Google plans to block Flash on Chrome this year

Sundar Pichai, then senior vice president of Google Chrome, speaks during the Google I/O Conference in San Francisco, California, June 28, 2012. Pichai is now CEO of Google.

REUTERS/Stephen Lam

Google is ready to say goodbye to Flash. Those who use Google's Chrome web browser will find that Adobe's Flash player extension will be phased out by the end of the year in favor of HTML5 as the default media player plugin. Only 10 websites will be exempt from the change, ZDNet reports.

Until the switch is officially made, Flash will continue to be bundled with the Chrome browser, but it will no longer just immediately load the Flash player on sites that use it.

What's behind the switch? Google is looking to steer away from Flash given that it frequently leaves users' devices vulnerable to bugs. Many of these flaws have been lessened since Flash has been bundled with Chrome, ensuring users update to the latest version of the software right as Adobe makes a software patch available.

Google outlined its plan to phase out the Adobe plugin in a slideshow presentation on why it would convert to HTML5 for users to play media.

The top 10 websites using the player will be exempt for a year, including such popular sites as YouTube, Facebook, Yahoo, Twitch and Amazon. This exemption will expire after one year, CNET reports.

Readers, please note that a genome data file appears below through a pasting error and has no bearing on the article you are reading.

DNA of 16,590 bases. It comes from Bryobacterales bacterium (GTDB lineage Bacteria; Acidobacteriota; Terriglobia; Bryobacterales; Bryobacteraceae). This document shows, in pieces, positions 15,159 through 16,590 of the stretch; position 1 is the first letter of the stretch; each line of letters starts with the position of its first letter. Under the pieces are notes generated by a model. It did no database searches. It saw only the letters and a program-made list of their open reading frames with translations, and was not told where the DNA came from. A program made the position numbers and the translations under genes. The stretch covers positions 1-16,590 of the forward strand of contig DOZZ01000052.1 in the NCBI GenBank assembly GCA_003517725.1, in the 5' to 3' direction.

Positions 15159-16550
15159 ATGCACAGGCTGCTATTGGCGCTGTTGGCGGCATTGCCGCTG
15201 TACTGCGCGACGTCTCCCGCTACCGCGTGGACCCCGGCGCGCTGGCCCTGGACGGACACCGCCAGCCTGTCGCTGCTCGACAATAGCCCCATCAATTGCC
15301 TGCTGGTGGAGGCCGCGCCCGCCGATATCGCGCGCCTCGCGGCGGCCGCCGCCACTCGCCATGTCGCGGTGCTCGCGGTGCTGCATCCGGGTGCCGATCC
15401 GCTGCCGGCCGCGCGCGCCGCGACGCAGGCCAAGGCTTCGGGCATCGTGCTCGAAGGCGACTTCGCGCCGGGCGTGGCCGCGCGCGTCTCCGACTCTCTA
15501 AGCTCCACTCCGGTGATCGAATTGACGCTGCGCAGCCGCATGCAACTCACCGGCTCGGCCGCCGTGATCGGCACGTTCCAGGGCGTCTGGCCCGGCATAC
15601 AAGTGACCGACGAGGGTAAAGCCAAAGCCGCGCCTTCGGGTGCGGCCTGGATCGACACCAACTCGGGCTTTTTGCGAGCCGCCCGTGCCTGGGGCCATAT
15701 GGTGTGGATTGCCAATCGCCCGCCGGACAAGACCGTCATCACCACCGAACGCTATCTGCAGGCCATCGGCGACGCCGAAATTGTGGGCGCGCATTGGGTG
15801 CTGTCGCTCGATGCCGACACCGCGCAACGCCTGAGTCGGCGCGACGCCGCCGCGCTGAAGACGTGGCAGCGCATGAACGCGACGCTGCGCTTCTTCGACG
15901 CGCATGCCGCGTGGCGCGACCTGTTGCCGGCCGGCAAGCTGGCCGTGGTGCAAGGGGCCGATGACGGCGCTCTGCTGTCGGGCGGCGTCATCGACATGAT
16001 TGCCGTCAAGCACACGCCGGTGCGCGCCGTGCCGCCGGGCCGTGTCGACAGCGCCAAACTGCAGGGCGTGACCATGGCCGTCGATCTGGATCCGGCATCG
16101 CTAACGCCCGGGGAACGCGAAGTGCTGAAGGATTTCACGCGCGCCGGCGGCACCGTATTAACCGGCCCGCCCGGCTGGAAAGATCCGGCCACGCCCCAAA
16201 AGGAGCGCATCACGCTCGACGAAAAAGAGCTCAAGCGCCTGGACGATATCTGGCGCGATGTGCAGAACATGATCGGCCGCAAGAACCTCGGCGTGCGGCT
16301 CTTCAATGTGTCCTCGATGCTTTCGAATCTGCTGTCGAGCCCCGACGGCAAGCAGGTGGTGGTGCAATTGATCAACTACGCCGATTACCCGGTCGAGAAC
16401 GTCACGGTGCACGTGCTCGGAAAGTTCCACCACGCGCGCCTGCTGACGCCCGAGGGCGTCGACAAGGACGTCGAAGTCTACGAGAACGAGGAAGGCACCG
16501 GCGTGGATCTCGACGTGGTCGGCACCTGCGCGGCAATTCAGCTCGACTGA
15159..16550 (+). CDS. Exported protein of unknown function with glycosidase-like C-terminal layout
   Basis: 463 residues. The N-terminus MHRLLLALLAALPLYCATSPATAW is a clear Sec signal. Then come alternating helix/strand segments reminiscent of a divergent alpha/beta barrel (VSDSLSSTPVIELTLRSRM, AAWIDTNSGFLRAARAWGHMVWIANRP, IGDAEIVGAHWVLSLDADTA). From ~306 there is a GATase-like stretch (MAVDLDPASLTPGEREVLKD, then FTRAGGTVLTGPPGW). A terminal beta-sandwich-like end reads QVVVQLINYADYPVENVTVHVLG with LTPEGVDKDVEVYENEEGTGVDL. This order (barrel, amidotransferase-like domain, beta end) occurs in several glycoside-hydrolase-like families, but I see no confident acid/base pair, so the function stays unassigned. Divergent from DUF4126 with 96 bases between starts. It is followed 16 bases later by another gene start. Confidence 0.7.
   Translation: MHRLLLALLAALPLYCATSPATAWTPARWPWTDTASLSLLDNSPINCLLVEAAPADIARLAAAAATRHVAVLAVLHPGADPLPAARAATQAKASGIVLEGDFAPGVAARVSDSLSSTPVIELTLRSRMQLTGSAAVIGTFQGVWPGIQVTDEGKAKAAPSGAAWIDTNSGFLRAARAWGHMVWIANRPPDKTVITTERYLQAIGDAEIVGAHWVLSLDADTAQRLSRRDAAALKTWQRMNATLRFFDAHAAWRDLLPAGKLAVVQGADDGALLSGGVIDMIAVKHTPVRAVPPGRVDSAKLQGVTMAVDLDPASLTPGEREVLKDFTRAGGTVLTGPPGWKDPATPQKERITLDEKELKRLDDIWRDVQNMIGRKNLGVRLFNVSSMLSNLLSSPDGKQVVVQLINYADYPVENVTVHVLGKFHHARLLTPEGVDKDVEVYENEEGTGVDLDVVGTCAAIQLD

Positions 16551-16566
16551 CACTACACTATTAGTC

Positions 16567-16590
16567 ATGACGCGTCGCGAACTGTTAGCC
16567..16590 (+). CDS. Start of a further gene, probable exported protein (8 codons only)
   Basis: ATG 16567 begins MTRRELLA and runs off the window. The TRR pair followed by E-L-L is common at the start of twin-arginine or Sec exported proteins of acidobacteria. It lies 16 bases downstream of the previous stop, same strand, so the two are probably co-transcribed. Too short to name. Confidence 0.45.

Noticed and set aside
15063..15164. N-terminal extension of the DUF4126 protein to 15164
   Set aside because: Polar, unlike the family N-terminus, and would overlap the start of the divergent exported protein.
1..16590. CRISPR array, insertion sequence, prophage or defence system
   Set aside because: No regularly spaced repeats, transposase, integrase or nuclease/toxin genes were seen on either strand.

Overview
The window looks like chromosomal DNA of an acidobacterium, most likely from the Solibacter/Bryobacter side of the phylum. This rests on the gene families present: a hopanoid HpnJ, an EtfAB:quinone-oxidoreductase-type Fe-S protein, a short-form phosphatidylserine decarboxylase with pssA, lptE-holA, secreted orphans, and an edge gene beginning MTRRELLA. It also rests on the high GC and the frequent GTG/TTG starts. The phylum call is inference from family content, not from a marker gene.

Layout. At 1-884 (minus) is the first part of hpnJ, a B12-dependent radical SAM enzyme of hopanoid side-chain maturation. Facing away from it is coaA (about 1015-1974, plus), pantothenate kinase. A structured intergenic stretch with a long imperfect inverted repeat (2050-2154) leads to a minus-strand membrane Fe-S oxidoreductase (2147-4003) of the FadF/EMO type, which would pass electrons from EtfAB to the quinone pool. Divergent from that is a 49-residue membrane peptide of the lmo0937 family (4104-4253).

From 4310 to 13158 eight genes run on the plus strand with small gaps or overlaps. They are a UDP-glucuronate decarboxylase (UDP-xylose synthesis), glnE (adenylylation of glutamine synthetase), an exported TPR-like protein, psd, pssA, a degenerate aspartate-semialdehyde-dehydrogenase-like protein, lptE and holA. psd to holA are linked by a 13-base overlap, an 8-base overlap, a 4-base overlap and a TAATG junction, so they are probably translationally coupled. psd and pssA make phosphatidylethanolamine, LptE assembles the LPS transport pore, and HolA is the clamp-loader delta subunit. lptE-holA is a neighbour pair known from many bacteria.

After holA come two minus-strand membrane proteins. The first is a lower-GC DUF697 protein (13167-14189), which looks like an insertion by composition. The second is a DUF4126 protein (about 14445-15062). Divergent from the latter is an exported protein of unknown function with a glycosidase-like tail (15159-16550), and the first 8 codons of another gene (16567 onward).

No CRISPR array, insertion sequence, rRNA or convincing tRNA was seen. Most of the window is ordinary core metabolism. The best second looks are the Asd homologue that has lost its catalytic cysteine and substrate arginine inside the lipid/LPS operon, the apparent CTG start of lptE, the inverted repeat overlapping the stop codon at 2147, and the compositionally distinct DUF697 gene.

This Flash-less future is not just in Google's sights. Adobe itself has announced that it plans to move toward HTML5. Late last year, Adobe announced that Flash Professional CC would be renamed Adobe Animate CC in a move to phase out the long-used plugin.

"Why the change? The use of open web standards and HTML5 has become the dominant standard on the web," Adobe wrote in a blog post.

Google stated that the new HTML5 framework will enable previous Flash sites to run through the browser. There will be a policy setting for "always run Flash content" in the new system, which will also be found under Chrome's "Content Settings."

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